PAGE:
... oracular dicta of self-constituted arbiters of taste, the discrepancies of popular writers on Art, the jargon of connoisseurship, the vagaries of fashion, the endless theories about color, style, chiaro 'scuro, composition, design, imitation, nature, schools, etc., painting has become rather a subject for the gratification of vanity and the exercise of pedantic dogmatism, than a genuine source of enjoyment and culture, of sympathy and satisfaction,—like music, literature, scenery, and other ...
— Atlantic Monthly, Vol. 1, No. 4, February, 1858 • Various

... practice will gain in definiteness and precision without in the least preventing spontaneous questions being asked ad libitum. (2) Sujets de Rdaction, which are intended to offer something better than the usual subjects set for "Free Composition," and have the supreme advantage of being connected with the work in hand. Sufficient guidance is given to enable every pupil to deal with the topic in a sensible manner; but at the same time there remains ample scope for the exercise of ingenuity and imagination, ...
— Le Petit Chose (part 1) - Histoire d'un Enfant • Alphonse Daudet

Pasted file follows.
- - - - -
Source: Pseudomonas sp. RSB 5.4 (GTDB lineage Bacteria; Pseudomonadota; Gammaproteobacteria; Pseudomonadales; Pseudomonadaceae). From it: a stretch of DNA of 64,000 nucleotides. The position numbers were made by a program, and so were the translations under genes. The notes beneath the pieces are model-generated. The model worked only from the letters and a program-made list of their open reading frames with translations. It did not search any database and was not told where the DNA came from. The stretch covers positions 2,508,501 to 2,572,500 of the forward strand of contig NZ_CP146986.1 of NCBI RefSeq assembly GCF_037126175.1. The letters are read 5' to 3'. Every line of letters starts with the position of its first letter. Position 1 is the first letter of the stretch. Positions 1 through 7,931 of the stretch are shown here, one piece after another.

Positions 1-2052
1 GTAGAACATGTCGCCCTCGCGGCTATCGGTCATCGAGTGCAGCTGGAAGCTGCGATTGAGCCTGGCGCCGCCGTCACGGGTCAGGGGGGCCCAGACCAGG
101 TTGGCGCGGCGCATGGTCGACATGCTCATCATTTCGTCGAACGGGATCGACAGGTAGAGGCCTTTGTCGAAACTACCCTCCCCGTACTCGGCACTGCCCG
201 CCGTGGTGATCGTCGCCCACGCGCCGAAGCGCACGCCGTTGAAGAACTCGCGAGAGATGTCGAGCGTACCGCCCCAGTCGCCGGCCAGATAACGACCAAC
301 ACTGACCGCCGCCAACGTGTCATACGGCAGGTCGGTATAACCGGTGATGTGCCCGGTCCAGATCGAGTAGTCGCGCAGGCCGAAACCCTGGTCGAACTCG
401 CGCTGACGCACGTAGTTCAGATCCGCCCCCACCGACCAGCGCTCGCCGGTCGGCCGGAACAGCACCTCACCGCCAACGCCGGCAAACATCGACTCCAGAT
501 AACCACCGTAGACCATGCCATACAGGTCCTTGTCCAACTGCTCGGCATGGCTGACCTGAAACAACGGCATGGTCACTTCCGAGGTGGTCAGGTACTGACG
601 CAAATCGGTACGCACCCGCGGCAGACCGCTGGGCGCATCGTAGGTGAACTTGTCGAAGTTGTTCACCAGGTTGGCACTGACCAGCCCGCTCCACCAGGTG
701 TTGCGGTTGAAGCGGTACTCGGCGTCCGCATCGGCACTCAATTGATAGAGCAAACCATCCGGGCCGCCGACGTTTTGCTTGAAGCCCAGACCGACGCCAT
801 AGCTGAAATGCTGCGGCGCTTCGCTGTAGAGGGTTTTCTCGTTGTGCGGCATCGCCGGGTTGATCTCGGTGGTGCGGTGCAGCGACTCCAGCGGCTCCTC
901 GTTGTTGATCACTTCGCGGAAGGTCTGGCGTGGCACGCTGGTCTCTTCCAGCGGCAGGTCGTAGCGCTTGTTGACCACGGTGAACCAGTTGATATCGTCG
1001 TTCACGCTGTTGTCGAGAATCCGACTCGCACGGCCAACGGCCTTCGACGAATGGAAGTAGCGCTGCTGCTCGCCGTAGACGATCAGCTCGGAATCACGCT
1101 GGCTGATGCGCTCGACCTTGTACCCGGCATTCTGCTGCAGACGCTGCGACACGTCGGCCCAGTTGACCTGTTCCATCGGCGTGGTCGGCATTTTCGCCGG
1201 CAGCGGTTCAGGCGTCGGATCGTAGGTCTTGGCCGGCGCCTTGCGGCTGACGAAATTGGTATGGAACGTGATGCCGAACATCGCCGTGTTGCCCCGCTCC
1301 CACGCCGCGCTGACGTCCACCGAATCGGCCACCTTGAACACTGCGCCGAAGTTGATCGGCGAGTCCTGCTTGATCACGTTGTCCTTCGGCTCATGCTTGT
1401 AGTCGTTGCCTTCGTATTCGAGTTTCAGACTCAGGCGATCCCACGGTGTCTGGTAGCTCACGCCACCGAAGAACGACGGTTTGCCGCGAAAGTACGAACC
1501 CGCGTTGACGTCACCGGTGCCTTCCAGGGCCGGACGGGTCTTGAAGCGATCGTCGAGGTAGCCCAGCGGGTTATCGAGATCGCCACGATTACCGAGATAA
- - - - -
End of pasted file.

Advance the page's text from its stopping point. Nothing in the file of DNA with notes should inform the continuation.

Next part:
... he was born. Would they ever see old Ireland again? (Here a big blot betrayed how much Mr. Macartney had been moved by his own eloquence.) The rest of the letter was rich with phrases both of piety and affection. How much of the whole composition was conscious humbug, and whether any of it was genuine feeling, I have as little idea now as I had then. The shallows of the human heart are at least as difficult to sound as its depths, and Micky Macartney's was quite beyond me. One thing ...
— We and the World, Part II. (of II.) - A Book for Boys • Juliana Horatia Ewing

... and sombre, biting his pen and wondering what was meant by the "rewards" of literature, he generally ended by tossing away the composition deflowered by Mr. Locket and trying his hand at the sort of twaddle that Mrs. Ryves might be able to set to music. Success in these experiments wouldn't be a reward of literature, but it might very well become a labour of love. The experiments would be pleasant enough for him if they ...
— Sir Dominick Ferrand • Henry James

... and undoubtedly her meaning is always either a settled conviction or an honest endeavour to arrive at one. It is the honesty, in fact, that is so impressive. She never thinks of trying to shine in the composition of words; there was no idea of budding authorship in her mind; she had no more consciousness of purpose in her writing than she had in her pinging, when she sang about the place. The one was as involuntary as the other, and the outcome of similar sensations. It ...